Co-owner of Flagstaff Marine, Micah Lane, kept in contact every fortnight with them during the voyage, having also been present for their maiden sail on, Hugo. "Emir and Xin are just fantastic. Emir bought his first Beneteau, just 21.5 feet long, a little while ago, and has always demonstrated his tenacity to achieve his goals. When they said they wanted to buy a new Oceanis 41.1 Performance and bring it back to Australia there was never any doubt. They are a mark many can set their own compasses by."

There were other newer vessels also in Non-Spinnaker A like Gareth Jones' Oceanis 41.1, Belle Époque, and Peter Berger and Rob Wearn's Oceanis 38.1, Jannelly. Yet it would be in the Spinnaker Division where Arthur Lane's Oceanis 51.1 First Line, Wilde Rush, David Boekmann's Oceanis 46.1 First Line, Bombolo, and Eric Frank's Oceanis 46.1 First Line, Bliss, would do the most miles, and have a mini battle royale.

Bliss raced around the track and was first over the line, but when the calculations had been done, it would be Antipodes that won, with Bliss in second place, and Bombolo in third. Showing just how quick these newer, seventh generation vessels are, they not only went right up into Manly, before returning to back to Clarke Island off Darling Point, they also managed to lap just about everyone else as they set off on their second lap, and secured that achievement by the time they came back down Sydney harbour to cross the finish line.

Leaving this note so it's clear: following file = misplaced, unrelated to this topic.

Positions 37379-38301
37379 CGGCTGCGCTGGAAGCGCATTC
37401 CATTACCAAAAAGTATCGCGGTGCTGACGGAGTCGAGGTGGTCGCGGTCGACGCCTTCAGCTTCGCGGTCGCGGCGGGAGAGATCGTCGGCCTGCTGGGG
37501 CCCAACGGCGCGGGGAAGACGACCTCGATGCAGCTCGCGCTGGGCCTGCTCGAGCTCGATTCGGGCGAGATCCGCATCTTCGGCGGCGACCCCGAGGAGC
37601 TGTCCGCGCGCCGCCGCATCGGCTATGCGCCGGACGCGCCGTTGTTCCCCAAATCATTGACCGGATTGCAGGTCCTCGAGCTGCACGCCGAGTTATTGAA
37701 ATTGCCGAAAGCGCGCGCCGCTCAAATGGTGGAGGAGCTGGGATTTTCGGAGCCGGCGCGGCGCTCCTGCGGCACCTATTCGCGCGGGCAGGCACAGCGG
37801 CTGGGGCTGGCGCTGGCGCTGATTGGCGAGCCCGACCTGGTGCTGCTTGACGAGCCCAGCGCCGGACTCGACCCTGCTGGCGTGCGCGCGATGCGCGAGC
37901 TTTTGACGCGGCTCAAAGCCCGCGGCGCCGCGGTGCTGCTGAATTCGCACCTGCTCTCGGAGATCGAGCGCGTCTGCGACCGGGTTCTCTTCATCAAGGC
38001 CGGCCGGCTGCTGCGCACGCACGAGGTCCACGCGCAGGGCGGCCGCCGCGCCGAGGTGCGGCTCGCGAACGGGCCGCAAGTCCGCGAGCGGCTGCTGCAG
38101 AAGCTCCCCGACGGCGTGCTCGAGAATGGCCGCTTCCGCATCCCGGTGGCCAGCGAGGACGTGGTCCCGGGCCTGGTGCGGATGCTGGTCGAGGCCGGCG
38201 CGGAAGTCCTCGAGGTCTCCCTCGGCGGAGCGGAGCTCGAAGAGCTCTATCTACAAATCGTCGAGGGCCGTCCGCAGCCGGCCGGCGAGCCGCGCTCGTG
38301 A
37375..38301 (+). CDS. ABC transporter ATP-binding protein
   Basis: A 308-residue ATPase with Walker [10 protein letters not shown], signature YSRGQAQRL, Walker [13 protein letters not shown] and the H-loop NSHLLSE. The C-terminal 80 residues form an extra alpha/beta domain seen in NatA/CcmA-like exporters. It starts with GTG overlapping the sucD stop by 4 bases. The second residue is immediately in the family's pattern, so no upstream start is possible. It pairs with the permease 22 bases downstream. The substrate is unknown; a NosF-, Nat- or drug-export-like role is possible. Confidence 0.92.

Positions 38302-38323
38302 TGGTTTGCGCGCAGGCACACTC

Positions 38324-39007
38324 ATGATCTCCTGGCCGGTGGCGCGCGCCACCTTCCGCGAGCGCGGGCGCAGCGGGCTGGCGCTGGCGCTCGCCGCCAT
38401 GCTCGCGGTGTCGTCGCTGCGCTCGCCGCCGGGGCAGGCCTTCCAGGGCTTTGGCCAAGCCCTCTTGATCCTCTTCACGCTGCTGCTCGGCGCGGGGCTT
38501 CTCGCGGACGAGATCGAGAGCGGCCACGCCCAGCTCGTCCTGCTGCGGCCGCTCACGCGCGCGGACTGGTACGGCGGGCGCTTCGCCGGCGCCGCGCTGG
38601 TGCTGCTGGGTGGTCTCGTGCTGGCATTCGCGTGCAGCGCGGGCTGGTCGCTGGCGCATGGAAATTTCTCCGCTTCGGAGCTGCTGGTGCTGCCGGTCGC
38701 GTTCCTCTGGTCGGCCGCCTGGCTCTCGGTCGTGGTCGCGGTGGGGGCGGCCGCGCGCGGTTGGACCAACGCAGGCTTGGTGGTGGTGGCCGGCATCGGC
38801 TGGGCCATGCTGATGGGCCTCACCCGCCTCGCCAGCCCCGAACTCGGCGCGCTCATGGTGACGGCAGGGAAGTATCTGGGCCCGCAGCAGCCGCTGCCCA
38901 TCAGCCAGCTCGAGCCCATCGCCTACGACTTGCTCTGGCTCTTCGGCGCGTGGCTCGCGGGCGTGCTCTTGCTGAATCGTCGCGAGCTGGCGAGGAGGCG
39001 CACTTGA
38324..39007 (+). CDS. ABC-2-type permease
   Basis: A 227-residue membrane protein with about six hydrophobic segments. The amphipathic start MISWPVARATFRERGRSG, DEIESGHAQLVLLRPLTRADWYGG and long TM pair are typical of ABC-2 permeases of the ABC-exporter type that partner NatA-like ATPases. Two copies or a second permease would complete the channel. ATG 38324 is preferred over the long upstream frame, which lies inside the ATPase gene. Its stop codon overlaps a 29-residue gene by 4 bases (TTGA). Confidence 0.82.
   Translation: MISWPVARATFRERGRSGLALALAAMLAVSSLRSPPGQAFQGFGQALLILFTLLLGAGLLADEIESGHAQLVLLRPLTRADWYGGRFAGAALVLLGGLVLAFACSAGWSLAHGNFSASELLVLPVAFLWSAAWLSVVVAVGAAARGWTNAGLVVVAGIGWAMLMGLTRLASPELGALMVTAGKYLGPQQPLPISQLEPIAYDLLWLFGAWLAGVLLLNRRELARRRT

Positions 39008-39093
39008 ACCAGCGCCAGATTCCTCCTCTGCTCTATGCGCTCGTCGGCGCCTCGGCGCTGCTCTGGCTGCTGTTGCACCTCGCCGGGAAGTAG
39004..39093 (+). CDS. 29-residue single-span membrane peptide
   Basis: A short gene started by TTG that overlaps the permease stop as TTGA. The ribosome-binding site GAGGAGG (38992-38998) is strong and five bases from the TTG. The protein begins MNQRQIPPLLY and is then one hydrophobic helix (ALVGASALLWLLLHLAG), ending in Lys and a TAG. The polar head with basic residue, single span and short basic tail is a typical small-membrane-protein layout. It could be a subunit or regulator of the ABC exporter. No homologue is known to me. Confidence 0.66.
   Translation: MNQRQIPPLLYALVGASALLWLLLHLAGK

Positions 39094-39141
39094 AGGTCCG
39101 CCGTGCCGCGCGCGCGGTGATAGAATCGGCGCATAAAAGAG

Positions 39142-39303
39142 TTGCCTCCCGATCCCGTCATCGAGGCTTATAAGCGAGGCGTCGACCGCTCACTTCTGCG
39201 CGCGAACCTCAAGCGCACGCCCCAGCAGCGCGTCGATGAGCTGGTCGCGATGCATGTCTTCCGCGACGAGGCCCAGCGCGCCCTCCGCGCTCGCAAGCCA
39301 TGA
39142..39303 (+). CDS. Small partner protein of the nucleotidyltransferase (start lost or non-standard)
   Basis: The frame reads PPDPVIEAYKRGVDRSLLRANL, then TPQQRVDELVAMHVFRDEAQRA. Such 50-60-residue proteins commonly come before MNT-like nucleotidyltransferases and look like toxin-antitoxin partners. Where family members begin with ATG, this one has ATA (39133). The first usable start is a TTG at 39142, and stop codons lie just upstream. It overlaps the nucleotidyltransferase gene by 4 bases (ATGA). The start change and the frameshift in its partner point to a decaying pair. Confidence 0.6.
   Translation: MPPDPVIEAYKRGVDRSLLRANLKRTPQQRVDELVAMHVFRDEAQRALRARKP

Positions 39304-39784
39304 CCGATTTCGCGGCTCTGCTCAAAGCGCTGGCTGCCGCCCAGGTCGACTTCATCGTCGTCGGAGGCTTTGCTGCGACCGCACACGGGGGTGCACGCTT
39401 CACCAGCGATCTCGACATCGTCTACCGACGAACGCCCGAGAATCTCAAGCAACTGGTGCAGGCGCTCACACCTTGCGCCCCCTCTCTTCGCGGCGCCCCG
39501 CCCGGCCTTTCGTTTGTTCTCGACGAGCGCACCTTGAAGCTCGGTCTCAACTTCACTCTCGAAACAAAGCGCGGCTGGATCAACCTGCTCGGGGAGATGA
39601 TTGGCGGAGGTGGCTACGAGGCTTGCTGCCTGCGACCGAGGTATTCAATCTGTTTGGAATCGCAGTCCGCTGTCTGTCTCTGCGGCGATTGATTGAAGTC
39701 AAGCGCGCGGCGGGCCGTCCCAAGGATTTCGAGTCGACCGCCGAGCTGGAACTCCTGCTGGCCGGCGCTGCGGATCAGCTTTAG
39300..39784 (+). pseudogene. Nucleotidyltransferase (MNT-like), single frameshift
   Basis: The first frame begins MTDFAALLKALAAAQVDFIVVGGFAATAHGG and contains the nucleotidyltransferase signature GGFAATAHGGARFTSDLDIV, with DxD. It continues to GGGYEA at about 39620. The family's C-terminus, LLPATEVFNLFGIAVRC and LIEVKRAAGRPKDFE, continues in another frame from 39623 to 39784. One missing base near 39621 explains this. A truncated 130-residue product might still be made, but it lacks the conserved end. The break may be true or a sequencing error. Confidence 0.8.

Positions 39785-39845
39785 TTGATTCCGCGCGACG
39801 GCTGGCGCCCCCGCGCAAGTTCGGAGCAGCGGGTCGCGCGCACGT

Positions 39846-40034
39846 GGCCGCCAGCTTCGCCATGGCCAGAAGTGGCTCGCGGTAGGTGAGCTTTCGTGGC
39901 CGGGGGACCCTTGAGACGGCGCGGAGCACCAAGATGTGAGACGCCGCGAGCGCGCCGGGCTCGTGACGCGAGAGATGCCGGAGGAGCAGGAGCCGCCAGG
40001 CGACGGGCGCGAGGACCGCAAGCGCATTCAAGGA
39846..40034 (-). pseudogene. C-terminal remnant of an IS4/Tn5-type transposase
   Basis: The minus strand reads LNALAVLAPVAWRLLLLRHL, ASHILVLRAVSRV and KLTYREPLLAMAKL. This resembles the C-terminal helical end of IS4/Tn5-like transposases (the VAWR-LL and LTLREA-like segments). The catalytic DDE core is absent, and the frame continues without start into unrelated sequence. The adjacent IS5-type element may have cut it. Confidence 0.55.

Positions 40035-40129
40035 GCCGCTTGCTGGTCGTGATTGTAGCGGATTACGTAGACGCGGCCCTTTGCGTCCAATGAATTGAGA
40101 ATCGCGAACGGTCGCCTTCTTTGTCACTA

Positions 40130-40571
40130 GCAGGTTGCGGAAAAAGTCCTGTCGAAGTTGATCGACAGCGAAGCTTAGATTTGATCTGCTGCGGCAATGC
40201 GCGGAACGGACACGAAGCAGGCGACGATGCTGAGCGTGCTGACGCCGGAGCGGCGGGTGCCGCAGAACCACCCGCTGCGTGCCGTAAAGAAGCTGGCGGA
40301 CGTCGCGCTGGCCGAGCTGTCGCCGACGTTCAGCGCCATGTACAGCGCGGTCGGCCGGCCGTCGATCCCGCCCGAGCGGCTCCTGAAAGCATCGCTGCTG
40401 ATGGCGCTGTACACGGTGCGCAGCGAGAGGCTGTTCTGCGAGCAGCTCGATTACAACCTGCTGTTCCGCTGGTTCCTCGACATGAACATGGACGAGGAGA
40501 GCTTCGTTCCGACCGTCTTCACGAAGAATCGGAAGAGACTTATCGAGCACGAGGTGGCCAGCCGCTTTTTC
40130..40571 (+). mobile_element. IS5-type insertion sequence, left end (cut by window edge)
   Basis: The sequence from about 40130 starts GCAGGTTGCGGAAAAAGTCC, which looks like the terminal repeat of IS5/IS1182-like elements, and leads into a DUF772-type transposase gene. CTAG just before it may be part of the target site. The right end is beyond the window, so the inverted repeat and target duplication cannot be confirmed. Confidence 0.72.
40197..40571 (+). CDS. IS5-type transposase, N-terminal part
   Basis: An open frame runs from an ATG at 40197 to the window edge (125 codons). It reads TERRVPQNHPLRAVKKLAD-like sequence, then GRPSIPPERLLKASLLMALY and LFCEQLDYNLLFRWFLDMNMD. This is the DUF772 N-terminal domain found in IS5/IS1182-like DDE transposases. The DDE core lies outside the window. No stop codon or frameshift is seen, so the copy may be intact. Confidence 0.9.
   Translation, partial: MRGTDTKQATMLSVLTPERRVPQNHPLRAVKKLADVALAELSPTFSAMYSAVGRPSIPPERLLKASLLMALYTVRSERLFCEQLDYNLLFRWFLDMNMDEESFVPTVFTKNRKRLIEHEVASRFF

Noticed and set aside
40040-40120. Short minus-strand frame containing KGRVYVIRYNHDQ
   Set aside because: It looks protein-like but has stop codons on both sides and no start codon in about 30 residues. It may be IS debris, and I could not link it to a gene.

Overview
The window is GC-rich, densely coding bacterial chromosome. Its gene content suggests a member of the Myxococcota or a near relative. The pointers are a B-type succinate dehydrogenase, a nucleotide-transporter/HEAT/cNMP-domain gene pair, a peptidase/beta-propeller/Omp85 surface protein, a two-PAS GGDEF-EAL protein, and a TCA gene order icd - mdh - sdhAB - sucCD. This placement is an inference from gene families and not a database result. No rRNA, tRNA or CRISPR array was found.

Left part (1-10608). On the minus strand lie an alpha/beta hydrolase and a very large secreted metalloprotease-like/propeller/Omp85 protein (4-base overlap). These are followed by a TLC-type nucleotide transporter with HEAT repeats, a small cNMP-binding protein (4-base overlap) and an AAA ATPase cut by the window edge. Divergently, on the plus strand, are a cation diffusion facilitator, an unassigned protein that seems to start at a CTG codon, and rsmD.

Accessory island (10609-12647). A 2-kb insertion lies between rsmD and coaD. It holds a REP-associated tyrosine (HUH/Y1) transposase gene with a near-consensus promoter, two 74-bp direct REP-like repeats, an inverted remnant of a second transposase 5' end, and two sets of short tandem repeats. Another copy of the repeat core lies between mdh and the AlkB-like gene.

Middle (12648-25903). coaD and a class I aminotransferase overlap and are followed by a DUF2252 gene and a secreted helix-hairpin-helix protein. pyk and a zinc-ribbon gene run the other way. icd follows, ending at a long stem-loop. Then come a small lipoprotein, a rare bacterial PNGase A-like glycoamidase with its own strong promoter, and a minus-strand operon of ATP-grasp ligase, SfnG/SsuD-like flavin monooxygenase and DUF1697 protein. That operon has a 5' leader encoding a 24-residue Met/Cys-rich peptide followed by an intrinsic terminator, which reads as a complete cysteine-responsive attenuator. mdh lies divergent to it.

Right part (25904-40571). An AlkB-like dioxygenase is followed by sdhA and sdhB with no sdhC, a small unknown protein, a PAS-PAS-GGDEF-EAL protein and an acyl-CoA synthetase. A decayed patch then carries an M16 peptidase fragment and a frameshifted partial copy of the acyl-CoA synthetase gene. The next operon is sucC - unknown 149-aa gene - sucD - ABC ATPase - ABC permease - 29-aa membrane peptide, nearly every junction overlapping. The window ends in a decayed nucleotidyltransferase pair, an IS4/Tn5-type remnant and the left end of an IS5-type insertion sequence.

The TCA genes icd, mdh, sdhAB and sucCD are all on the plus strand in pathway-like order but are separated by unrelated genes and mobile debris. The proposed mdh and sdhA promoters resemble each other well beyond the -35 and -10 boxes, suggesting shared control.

Race Officer, Steve Kidson from the Cruising Yacht Club of Australia got all three divisional starts away cleanly, both times, and set terrific courses to not only let the owners enjoy their craft, but be right in the thick of the action, no matter whether they were out in front, or taking things at a more leisurely pace. Special thanks must go to Paul and Pam Wood, who put his Beneteau Swift Trawler 30, Lindos, on call as the Committee Vessel.

Now if there was plenty of variety in boats that attended, then it seemed only fitting that there should be a similar smorgasbord with the weather. And wasn't there just that! There were winds from the Nor'west off Darling Point, Nor'easters up at Manly, and by the time it was done, there was even a Southerly, with the noticeable drop in temperature that came along with it.

Nothing seemed to have enough power to hold sway, however, with the 'change' mainly only good for some artsy type images, and the total confusion on behalf of the wind, which could not decide if it was a strong 17 knot thrill ride, or a sub-four knot driftathon determined to make mark roundings even more precarious.